Aristide Joseph Bonaventure Maillol was born in Banyuls-sur-Mer, Roussilon. He decided at an early age to become a painter, and moved to Paris in 1881 to study art. After several applications and several years of living with poverty, his enrollment in the Ecole des Beaux-Arts was accepted in 1885, and he studied there under  Jean-Leon Gerome and Alexandre Cabanel from 1882 to 1886.

His contemporaries, Pierre Puvis de Chavannes and Paul Gauguin strongly influenced the artist. In 1893, Gauguin suggested him to join the artist group "Nabis". Around the turn of the century the Nabis developed an anti-naturalist, symbolist pictorial language with two-dimensionally-decorative, simplified color shapes and black contours. This style influenced his early paintings and tapestry designs.

Gauguin had also encouraged his growing interest in decorative art, an interest that led Maillol to take uptaspestry design. In 1893 Maillol set up a small tapestry studio at his home village of Banyuls, where he employed local women for weavings and began producing works whose high technical and aesthetic quality gained him recognition for renewing this art form in France. Up to 1900 he produced wall tapestries in the Art Nouveau style, but then an eye disease forced him to concentrate on sculpture, mainly small statues made of wood and clay from which he developed his monumental stone and bronze statues.

The main subject of his sculptural work was the female nude, which featured a classic calmness and a clear, closed plasticity. His works done between 1902 and 1905 reveal

NUDE

ART NOUVEAU HIGH BRONZE RELIEF BY ARISTIDE MAILLOL

an approach to classical, statuary forms and his striving for a closed sculptural volume, a harmonious balance and a calm classical expression, which was adopted from Hellenistic Antiquity. Aristide Maillol's compact, voluptuous female figures, reminiscent of Gauguin's women as well as of Renoir's later nudes, considerably influenced European and particularly German sculpture.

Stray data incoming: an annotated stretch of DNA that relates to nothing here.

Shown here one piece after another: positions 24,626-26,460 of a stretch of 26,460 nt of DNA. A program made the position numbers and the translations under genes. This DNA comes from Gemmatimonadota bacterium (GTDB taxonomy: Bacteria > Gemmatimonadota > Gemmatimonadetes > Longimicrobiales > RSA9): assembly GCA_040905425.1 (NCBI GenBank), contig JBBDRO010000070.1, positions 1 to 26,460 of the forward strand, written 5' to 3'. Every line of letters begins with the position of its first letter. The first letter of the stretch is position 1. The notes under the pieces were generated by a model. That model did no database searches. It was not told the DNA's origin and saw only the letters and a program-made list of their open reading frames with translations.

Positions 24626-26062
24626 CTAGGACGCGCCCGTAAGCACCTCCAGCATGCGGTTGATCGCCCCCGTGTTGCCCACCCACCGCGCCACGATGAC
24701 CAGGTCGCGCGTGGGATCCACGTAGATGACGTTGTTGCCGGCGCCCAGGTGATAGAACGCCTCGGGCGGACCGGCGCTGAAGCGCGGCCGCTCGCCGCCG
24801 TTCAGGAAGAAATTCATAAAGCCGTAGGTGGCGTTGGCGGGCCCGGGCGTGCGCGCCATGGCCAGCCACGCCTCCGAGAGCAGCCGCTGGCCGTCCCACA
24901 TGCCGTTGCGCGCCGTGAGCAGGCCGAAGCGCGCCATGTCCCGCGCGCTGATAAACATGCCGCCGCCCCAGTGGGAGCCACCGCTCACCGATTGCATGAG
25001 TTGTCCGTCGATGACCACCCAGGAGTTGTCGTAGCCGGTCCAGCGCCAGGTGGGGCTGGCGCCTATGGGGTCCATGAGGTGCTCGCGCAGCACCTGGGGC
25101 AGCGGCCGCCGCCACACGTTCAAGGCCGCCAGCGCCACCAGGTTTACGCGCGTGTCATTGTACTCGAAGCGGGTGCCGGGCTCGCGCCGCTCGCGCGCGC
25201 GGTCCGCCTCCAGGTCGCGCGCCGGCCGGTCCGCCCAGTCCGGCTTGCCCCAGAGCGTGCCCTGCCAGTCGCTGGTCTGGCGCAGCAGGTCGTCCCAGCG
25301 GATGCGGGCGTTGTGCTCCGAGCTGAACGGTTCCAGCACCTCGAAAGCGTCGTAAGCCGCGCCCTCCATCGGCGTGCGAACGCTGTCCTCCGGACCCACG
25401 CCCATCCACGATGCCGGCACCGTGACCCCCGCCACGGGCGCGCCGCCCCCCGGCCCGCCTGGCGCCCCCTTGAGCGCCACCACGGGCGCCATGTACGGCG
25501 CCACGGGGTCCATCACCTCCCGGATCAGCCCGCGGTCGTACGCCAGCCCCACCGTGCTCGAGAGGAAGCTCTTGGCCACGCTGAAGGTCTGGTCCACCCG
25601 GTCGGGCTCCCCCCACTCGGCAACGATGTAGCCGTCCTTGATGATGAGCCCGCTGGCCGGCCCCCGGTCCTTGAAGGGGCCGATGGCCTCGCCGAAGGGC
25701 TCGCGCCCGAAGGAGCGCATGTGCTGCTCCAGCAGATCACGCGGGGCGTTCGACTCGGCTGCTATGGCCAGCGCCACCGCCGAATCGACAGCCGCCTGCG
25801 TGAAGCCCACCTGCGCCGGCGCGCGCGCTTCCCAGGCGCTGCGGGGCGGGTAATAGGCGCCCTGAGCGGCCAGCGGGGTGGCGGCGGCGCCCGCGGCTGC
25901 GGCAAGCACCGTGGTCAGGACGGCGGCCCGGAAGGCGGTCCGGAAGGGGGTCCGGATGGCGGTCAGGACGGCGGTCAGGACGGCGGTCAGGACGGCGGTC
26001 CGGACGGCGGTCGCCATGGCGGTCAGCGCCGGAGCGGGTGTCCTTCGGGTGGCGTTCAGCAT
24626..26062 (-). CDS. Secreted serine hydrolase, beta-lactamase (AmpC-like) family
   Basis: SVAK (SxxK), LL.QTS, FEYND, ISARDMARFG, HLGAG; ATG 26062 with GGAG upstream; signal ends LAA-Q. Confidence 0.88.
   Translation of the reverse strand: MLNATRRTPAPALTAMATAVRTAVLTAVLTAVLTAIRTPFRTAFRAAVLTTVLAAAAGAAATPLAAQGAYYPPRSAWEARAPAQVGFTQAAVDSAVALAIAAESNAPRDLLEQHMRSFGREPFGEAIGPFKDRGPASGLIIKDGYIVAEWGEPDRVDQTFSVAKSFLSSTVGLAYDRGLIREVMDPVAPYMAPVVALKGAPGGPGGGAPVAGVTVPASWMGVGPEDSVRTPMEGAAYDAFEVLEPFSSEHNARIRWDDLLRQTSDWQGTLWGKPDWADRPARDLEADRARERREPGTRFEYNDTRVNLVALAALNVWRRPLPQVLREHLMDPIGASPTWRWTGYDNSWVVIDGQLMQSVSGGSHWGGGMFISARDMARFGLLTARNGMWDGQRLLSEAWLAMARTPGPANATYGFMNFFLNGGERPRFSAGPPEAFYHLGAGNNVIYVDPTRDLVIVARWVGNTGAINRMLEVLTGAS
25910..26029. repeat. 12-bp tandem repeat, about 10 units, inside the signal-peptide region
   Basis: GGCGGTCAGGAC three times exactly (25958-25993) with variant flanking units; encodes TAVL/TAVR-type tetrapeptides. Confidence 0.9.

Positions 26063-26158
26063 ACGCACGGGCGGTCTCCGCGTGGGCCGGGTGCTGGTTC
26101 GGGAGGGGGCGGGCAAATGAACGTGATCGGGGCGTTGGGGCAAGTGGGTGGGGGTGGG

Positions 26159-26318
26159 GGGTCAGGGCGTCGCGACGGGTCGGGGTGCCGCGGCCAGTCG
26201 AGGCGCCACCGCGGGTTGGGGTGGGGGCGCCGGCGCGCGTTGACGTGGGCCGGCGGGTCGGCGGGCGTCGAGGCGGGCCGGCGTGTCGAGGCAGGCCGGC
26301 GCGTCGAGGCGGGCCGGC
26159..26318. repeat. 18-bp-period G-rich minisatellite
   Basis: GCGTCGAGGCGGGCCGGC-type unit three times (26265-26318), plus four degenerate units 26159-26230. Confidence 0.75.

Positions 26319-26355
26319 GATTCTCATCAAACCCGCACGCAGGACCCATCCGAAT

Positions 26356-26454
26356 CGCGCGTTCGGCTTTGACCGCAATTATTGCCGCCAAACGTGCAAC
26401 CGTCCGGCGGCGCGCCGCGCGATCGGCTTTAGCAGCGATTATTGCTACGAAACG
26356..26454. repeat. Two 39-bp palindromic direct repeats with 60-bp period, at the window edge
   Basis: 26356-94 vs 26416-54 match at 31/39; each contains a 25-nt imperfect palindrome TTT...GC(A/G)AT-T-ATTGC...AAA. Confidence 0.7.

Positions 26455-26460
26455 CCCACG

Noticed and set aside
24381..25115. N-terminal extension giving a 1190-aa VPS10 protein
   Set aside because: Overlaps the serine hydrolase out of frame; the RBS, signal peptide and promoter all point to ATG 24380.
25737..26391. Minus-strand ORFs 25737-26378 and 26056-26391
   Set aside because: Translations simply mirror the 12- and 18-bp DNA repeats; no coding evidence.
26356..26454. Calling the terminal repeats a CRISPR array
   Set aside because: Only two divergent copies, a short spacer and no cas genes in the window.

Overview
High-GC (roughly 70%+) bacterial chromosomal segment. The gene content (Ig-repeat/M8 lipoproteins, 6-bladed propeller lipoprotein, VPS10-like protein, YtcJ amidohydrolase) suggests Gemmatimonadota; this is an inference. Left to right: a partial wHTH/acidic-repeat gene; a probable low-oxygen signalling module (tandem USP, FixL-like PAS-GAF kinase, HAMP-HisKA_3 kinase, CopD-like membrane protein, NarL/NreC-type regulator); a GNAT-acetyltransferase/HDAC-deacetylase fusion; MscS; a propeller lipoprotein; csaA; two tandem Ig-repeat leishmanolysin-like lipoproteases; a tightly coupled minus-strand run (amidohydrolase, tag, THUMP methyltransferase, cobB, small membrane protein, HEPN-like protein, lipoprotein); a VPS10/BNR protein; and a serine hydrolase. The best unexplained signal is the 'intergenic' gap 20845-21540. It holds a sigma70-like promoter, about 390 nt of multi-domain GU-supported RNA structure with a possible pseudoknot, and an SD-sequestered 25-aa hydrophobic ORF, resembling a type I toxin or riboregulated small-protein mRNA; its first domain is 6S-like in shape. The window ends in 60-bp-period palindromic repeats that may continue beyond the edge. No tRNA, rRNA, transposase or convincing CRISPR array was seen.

Maillol also produced important graphic works - drawings, lithographs and particularly series of woodcuts, which the enthusiast for Antiquity made to illustrate antique literature.

A first overview of his creations was shown in Paris in 1937, as part of the exhibition "Les maîtres de l'art indépendant", which was held at the Petit Palais simultaneously with the World Exhibition and occupied three room.

The artist was awarded with large orders, and 1936 - the biggest one of them all, the monumental sculpture "La Montagne" for the then planned Museum of Modern Art in Paris. But these plans were not destined to come true makes it possible for his tragic death in a car crash in 1944 ...

Maillol is often remembered as the "Cézanne of sculpture", as he, like Cézanne - paved the way to abstraction...

RELIEFS

Bas-Reliefs or low-reliefs, as they are also called, are a very fine type of reliefs. For the most part, they can be found on coins or on the sides of artworks and every-day objects that are ornamented with the help of this device. But, bas-reliefs can also be parts of a second, more widely-spread type of reliefs, the so-called high relief. Often times, it is very hard to separate the two, as they are combined in one single relief. One of the best examples for this would be a scenery in which the background is merely indicated with the help of a bas-relief, while the foreground contains more detail and sticks out a lot more as is typical of high-reliefs...

  • Date of manufacture : c.1900
  • Period : ArtNouveau (1890 - 1914)
  • Country : France
  • Sculptor : Signed: "M" (for Aristide Maillol) in lower left corner